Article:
Wednesday, 9 July 2014

European commitment and gender balance

In addition to the treaty criteria of general competence, European commitment and independence, as well as the expectation of irreproachable performance of duties regarding each commissioner, we can expect Juncker to bring up the gender balance of the future Commission, subject as a body to a vote of consent by the European Parliament. Read European commitment and gender balance

European Council 2013 on competitiveness

In the previous blog post we saw president Herman Van Rompuy presenting, in the publication The European Council in 2013, how the European summits were engaged to enhance competitiveness, promote free trade, to develop the single market and to ease the regulatory burden. The next step is to read: European Council 2013 on competitiveness

Tuesday, 8 July 2014

Van Rompuy on EU competitiveness 2013

Against the background of the UK Europe minister David Lidington's calls for EU competitiveness, free trade, single market reform and cutting red tape, we continue to explore the reality of European Union efforts. Read Van Rompuy on EU competitiveness 2013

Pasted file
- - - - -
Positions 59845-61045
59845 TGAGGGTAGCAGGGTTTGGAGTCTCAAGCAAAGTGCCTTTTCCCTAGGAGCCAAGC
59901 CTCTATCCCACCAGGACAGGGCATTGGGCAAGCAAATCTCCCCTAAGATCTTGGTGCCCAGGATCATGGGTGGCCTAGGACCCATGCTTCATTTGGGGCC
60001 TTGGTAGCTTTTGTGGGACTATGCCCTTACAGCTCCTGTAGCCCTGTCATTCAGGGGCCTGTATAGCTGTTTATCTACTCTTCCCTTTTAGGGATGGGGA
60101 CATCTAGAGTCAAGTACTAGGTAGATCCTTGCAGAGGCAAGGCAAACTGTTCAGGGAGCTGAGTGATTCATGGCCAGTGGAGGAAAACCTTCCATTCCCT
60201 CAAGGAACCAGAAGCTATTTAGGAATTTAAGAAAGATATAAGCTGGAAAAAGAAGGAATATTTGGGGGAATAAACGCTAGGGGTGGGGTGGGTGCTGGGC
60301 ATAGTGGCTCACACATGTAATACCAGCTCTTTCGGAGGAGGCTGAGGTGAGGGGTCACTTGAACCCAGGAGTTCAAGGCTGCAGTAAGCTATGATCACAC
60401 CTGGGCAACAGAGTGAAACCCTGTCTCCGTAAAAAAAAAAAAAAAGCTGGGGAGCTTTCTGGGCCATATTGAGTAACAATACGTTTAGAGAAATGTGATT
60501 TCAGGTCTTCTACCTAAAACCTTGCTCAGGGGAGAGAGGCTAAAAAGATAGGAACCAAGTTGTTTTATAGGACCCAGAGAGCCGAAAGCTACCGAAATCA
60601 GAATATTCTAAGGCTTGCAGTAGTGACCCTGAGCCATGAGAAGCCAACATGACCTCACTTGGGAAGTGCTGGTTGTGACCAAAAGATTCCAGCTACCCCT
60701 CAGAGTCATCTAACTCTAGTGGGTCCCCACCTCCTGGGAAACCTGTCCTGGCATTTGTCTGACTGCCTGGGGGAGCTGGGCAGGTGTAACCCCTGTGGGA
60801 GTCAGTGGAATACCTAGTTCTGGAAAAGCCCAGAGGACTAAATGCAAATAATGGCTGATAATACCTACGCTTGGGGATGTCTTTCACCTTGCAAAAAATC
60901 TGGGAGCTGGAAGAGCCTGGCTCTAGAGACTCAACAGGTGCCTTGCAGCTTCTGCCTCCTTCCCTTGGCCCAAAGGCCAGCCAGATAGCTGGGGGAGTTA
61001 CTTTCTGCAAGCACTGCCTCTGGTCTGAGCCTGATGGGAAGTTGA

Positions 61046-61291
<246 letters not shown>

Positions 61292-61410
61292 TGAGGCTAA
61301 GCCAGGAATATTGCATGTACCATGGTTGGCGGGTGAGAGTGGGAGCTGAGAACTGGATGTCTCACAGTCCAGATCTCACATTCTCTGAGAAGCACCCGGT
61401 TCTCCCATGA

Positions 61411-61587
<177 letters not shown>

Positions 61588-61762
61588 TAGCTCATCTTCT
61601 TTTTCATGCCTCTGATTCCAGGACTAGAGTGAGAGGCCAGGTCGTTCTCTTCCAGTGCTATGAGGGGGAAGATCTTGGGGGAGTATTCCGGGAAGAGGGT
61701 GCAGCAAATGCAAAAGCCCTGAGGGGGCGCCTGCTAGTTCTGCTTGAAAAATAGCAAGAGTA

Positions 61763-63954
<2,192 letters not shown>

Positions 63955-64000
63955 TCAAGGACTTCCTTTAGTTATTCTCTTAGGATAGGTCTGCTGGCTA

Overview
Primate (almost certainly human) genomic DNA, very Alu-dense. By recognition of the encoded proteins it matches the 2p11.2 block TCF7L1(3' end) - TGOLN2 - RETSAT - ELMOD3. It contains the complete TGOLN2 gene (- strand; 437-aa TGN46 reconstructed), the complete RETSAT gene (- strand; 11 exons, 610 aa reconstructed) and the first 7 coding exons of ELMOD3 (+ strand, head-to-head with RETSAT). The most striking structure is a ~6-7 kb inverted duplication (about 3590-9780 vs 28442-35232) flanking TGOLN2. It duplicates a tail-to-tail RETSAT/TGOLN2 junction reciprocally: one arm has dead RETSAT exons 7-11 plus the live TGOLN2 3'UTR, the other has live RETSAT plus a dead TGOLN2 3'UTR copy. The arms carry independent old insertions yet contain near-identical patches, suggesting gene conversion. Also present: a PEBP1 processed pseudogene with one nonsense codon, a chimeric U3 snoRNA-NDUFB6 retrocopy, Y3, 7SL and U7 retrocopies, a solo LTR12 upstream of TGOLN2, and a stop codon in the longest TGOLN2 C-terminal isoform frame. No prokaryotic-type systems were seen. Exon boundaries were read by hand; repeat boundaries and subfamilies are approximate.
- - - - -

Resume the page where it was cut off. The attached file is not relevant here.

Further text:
Monday, 7 July 2014

Reinventing EU competitiveness?

Competitiveness requires more comprehensive action than negotiating free trade agreements, clearing single market obstacles and cutting red tape. Membership of the EU, or even the maligned eurozone, does not exclude world class competitiveness. We must ask what the European Union fails to do, to earn the constant stream of nagging from prime minister David Cameron, Europe minister David Lidington and the rest of the UK government about the lack of profound reform. Read Reinventing EU competitiveness?

Sunday, 6 July 2014

What is competitiveness, Mr Lidington?

When the government of Britain is betting continued membership on competitiveness reform by the European Union, the situation is serious enough, at least politically. Growth and jobs are important for us EU citizen regardless. For our own sake it is worth looking at how the European Union contributes. We saw the UK's Europe minister David Lidington calling for EU competitiveness in his Berlin speech. Read What is competitiveness, Mr Lidington?